Unconditional

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HEIR, UNCONDITIONAL. A term used in the civil law, adopted by the Civil Code of Louisiana. Unconditional heirs are those who inherit without any reservation, or without making an inventory, whether their acceptance be express or tacit. Civ. Code of Lo. art. 878.

UNCONDITIONAL. That which is without condition; that which must be performed without regard to what has happened or may happen.

A Law Dictionary, Adapted to the Constitution and Laws of the United States. By John Bouvier. Published 1856.
References in periodicals archive ?
The condition common to the gift is certain unconditionality [...] The event and the gift, the event as gift, the gift as event must be irruptive, unmotivated--for example, disinterested.
(48) A promise or order otherwise unconditional is not made conditional by the fact that the instrument is subject to implied or constructive conditions because the test of unconditionality applies only to express conditions.
At the dark centre of it is the recognition that all our categories of evil and wickedness are limited by a conditionality that is rendered genuinely meaningless in the face of the unconditionality of the one completely destructive and cynical individual amongst us, "the entirely lawless modern philosopher"--or (and this is the final paradox, for the two are, in the end, utterly indistinguishable--both destructive and creative) that which is known to reason only as unknown, the non-god of Isaiah and the Tao--the same and yet that can not be so.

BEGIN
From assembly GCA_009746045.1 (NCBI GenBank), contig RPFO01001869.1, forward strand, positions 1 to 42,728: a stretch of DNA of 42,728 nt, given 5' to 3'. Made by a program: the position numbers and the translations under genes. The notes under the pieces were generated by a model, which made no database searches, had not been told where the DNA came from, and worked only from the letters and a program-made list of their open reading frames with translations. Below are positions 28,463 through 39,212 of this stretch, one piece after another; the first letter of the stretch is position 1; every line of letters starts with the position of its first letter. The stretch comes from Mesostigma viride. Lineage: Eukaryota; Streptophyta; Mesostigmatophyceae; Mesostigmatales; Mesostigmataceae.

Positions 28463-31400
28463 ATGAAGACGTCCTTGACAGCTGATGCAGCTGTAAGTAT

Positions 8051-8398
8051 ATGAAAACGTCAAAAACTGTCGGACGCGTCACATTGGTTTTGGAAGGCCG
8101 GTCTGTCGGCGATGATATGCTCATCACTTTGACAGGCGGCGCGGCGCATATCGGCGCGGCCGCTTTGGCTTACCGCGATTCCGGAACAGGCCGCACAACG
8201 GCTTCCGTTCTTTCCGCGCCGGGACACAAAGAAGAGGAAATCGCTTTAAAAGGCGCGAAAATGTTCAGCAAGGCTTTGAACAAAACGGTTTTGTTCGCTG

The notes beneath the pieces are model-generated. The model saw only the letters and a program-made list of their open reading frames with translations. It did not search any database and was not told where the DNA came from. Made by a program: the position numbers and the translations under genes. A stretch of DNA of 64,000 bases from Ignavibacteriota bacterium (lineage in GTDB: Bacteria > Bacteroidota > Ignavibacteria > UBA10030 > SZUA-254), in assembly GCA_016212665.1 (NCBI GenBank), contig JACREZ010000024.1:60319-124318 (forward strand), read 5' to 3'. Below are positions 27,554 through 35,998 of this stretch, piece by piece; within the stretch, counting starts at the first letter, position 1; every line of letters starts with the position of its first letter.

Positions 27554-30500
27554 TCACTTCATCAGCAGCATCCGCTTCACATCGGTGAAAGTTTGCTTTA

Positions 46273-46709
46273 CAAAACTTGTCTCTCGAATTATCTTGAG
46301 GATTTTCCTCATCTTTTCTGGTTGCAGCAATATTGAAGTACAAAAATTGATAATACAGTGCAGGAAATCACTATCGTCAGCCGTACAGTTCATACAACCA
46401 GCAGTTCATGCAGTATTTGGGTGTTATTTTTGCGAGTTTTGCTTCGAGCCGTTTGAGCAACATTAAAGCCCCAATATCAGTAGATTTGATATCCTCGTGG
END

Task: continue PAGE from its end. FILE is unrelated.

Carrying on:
Snelbecker (1967) found that students' perceptions of therapists were more favorable when students viewed them demonstrating empathic understanding, a high level of regard, and unconditionality of regard.
Central to Kung's project lay a conviction that only religion could "lay the foundation for the unconditionality and universality of ethical obligation" (29).
The generosity of the grant, definition of membership, how and whether children are included, and mode of delivery are all contested issues; but the basic principle of unconditionality underpinning such a scheme is a widely accepted starting point.
Goodness is understood in an absolute Christian sense of unworldliness and unconditionality. In Arendt's words, chiming with those of Murdoch in implying the impossibility of ethical ideality, 'goodness can exist only when it is not perceived, not even by its author; whoever sees himself performing a good work is no longer good, but at best a useful member of society or a dutiful member of a church'.
This unconditionality implies a total openness--of house, of being, of culture--to the Other, an ethical relation that is transgressive in its overcoming of conditions either religious as in the Judeo-Christian understanding of hospitality, or political as in Kant's reference to citizenship and the state.
The agency assigned the above ratings as it believes the temporary guarantee, which is effective from 22 December, meets its criteria for irrevocability, unconditionality and timeliness.